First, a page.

After we received our Marriage License we found a venue that takes “walk ins”. Some people choose to be married on certain dates so there is a chance that the venue you want is fully booked – for example on Valentine’s Day. We were married on 6 July and were told that the venue was fully booked the next day – 7/7/17 – Lucky numbers in Las Vegas.

We chose Downtown Vegas Chapel which is bright and modern and exactly what we were after. They provide wedding packages but like most things in America, includes plenty of add ons. Make sure you clarify what you are getting for your money. Our package included nine photos taken by a professional photographer. We couldn’t choose just nine photos from the 90 taken, so we ended up purchasing all of the photos – for $800! (told you – add ons!)

The Minister spoke with us before the ceremony to make sure it was exactly as we wanted. The Wedding Planner from the Venue, Whitney, was wonderful and she even located a basket with fake petals for Eva to spread down the aisle.

We hadn’t expected to get professional photos taken, thinking a few selfies would suit us just fine, but now that we’re back home it is wonderful to have those photos to look back at what seemed like a whilrlwind.

You will receive a signed marriage certificate after your ceremony, and the Minister has ten days to register it with Clark County. Once it’s registered you can order a certified copy online. You will need this if you intend to change your name in Australia. You may also need an Apostille, which is obtained from the Nevada Secretary of State’s Office.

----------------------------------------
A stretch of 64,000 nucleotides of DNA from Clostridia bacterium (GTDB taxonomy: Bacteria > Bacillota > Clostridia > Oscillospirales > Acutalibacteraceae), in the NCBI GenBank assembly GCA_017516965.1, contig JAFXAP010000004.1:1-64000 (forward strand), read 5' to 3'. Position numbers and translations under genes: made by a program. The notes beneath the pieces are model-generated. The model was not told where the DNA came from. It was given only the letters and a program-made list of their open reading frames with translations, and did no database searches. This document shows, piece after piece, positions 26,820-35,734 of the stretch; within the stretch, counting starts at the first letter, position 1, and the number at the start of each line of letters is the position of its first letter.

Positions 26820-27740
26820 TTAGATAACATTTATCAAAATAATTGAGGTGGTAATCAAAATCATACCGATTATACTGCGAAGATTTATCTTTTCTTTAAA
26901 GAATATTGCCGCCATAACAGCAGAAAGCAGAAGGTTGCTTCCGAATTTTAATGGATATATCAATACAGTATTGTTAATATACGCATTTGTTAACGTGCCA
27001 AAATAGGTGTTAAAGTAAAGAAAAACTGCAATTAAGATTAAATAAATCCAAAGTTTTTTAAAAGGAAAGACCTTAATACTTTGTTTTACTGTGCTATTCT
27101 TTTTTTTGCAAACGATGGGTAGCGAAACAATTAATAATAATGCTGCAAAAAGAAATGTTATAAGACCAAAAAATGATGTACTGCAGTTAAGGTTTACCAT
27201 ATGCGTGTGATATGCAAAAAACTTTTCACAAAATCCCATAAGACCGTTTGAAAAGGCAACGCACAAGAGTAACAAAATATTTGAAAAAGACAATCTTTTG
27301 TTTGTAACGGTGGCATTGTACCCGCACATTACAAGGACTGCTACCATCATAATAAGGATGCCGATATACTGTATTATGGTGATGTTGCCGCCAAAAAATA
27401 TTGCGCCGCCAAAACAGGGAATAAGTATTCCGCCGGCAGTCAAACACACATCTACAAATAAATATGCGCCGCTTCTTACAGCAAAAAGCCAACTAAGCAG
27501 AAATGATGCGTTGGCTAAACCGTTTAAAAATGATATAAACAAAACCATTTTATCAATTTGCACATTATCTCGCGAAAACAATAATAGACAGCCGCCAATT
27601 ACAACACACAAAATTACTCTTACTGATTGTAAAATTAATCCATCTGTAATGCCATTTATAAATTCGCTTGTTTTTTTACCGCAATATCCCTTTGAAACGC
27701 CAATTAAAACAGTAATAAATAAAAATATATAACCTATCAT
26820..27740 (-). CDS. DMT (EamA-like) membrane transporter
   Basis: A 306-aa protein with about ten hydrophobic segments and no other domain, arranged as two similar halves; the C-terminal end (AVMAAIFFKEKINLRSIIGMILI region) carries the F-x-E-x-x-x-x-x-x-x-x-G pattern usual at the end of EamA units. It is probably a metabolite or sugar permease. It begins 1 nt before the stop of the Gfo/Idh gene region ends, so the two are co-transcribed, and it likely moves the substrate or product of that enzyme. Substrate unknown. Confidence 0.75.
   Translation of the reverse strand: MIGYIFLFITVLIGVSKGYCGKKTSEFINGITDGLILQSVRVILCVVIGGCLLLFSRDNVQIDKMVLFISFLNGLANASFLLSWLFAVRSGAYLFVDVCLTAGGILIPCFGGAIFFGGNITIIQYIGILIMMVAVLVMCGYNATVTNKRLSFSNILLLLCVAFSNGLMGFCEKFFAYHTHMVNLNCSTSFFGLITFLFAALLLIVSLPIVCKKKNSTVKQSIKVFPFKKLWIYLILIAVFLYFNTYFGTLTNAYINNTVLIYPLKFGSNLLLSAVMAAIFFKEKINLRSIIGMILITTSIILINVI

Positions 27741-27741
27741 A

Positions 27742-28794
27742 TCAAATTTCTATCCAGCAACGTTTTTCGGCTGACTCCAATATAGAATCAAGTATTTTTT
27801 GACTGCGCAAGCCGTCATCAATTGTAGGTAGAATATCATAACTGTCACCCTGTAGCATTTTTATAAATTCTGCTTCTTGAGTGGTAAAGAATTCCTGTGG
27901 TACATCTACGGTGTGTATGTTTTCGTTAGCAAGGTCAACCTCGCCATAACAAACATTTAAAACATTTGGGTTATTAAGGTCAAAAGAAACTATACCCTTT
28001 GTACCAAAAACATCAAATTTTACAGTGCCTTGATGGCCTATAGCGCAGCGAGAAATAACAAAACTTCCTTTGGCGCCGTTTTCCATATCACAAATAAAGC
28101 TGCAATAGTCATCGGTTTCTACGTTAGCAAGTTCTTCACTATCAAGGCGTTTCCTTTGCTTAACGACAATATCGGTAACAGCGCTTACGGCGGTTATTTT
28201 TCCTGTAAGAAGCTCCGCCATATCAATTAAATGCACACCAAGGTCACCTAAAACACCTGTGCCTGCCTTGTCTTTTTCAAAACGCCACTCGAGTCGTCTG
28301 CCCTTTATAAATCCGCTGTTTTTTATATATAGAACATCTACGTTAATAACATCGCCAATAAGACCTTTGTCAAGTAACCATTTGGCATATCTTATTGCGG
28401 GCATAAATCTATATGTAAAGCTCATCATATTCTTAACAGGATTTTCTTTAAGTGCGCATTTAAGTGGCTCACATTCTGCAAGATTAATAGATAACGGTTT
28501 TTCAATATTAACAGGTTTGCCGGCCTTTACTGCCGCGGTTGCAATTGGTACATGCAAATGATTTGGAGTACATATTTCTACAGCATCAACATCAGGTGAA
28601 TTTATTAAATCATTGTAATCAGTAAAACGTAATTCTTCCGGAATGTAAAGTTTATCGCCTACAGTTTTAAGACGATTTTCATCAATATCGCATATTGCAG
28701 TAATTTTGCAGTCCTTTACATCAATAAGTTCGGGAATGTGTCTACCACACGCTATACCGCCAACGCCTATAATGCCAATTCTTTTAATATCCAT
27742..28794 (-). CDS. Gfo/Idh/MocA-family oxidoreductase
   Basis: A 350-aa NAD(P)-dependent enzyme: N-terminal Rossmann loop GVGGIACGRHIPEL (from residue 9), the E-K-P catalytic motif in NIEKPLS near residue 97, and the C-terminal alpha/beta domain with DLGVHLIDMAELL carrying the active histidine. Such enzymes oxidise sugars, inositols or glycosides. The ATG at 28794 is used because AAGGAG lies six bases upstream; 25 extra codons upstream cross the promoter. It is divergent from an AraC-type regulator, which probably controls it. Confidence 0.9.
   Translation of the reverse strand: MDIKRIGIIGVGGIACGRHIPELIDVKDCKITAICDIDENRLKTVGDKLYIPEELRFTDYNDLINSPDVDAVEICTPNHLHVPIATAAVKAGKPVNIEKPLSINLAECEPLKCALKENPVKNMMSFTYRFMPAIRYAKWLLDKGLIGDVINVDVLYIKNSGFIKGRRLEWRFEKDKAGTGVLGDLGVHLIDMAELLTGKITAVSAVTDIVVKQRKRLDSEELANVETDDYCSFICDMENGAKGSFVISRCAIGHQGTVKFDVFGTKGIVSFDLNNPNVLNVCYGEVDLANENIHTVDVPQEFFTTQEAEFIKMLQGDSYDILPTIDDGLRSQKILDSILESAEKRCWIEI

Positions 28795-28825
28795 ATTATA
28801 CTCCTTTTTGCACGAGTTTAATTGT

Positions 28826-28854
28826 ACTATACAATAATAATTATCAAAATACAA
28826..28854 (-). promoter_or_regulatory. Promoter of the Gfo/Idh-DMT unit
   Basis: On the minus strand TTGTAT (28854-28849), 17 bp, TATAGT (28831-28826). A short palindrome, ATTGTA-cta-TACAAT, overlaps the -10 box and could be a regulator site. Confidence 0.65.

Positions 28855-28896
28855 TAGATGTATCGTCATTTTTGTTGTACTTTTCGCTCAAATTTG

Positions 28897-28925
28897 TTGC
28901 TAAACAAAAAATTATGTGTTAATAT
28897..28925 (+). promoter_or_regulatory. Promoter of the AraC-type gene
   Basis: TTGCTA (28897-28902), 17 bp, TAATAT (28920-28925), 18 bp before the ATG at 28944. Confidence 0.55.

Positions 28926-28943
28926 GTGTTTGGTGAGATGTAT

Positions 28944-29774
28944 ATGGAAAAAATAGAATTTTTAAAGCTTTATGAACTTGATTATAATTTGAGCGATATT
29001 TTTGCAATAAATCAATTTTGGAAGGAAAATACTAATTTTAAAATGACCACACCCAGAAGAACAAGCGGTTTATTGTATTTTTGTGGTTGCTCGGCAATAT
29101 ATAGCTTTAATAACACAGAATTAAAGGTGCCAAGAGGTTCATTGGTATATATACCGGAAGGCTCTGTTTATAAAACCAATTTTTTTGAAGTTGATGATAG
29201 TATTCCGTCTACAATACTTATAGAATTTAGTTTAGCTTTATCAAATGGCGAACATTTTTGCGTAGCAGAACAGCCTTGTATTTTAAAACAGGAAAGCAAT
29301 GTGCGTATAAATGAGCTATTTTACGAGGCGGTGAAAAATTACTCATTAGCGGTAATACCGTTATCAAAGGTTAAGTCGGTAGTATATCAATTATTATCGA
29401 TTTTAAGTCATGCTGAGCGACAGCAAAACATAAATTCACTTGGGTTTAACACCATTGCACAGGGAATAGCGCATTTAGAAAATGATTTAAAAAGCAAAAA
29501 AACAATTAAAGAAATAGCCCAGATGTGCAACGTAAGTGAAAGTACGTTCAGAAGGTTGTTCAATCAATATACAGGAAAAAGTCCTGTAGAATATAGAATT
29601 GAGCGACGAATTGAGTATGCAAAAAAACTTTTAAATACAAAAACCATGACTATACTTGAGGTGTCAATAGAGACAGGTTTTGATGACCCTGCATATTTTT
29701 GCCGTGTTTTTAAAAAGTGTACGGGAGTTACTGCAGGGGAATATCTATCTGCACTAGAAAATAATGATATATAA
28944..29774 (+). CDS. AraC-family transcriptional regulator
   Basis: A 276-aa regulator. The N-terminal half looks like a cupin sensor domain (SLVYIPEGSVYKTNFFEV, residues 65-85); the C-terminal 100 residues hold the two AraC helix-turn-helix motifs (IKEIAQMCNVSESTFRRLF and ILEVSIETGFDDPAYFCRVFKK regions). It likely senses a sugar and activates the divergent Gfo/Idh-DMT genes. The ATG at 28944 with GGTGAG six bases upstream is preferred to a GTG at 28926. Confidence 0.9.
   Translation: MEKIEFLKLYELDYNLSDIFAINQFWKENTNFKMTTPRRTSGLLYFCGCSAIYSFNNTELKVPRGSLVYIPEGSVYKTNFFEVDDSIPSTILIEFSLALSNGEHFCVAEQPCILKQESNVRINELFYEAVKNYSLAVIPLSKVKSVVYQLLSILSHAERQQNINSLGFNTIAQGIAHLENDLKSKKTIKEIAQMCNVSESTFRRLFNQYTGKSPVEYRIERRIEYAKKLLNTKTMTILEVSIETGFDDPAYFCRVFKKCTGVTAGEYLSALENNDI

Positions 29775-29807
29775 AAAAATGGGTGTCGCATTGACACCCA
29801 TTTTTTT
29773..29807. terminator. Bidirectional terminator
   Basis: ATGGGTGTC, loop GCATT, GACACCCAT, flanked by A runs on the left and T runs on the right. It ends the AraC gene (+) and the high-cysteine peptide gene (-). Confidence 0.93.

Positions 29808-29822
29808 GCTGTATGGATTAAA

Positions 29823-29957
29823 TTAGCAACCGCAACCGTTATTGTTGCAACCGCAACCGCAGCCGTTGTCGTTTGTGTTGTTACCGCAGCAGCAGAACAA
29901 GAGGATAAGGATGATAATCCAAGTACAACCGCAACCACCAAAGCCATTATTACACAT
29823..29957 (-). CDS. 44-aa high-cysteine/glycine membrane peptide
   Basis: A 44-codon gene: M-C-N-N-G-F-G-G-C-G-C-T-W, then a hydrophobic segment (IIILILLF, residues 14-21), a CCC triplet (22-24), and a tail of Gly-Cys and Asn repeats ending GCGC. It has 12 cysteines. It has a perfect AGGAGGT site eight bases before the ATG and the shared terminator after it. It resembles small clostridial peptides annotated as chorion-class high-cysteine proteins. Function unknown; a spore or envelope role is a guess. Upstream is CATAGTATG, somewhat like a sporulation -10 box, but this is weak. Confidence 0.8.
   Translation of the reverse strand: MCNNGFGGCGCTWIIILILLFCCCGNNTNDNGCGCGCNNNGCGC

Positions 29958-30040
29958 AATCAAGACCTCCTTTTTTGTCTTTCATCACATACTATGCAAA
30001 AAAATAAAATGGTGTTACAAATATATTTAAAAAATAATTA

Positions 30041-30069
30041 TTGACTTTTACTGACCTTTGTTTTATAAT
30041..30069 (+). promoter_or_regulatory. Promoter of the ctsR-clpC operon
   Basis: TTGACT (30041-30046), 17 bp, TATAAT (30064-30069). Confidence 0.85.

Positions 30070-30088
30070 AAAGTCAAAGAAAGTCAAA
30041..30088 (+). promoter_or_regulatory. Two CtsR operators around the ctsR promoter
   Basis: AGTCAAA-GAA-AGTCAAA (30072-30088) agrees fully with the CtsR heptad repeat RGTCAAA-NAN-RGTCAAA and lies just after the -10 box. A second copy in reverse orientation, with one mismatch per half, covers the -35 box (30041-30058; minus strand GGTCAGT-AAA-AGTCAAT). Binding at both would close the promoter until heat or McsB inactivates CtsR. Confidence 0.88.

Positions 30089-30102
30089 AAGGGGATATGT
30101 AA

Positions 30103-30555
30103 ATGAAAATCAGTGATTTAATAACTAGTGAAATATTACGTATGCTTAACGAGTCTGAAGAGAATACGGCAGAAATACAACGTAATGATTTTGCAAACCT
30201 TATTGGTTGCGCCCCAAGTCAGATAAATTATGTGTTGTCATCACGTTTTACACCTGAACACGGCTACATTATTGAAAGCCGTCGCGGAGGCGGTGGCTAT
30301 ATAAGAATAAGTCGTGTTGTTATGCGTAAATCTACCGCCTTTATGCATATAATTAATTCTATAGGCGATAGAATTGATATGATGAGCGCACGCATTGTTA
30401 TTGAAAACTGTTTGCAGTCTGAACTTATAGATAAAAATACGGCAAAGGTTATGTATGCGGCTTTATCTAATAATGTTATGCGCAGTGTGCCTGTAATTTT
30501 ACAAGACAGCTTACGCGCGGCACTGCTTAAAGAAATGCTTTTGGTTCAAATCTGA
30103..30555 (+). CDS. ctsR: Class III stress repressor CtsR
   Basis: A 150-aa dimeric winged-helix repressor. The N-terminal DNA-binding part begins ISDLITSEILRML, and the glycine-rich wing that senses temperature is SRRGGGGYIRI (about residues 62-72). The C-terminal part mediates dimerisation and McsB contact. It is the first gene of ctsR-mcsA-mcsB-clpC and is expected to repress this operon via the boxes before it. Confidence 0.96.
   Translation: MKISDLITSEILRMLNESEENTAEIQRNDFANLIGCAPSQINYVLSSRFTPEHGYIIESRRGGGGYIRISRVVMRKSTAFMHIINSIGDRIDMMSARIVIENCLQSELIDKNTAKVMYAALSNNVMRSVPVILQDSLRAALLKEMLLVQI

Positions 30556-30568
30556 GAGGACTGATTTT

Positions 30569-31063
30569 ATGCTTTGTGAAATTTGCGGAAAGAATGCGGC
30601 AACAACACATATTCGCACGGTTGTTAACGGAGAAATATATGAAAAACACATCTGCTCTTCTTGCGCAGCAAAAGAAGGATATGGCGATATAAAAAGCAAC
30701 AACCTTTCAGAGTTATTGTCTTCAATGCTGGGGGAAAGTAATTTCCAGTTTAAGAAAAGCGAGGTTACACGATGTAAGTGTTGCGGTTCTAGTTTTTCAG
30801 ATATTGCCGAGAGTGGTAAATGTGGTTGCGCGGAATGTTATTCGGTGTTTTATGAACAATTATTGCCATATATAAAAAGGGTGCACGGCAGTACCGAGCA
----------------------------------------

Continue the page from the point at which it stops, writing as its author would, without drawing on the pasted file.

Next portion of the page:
Anderson-Falahey-7-6-17-EG-41Whilst legal in Australia, a marriage in Las Vegas cannot be registered with Births, Deaths, and Marriages. This means that if you would like to take your new spouse’s name you will need to apply to change your name.


Getting married in Las Vegas was a fantastic decision for us, as we love the place and used to visit every year pre-children. It was simple, and for this stress head, was the perfect way to get married. Even if I was engaged for only seven hours.


Have you been married in Las Vegas or Overseas? Is there anything you would have done differently?



Most of us look back fondly on our childhood and I have wonderful memories of growing up in Grace Street with an amazing group of friends. Over the years I lost contact with a lot of these friends, but it doesn’t change the memories that I have of them, and I kind of like that they’re frozen in time.

I received the tragic news last week that one of my childhood friends, Simone, disappeared and human remains believed to be hers have recently been located. This is hard to fathom when my memories of her are as a pre-teen playing with her dogs and eating condensed milk (we used to eat it out of the tin back in the day). Unfortunately life can take some truly awful turns and my heart goes out to Simone’s family and her two young sons.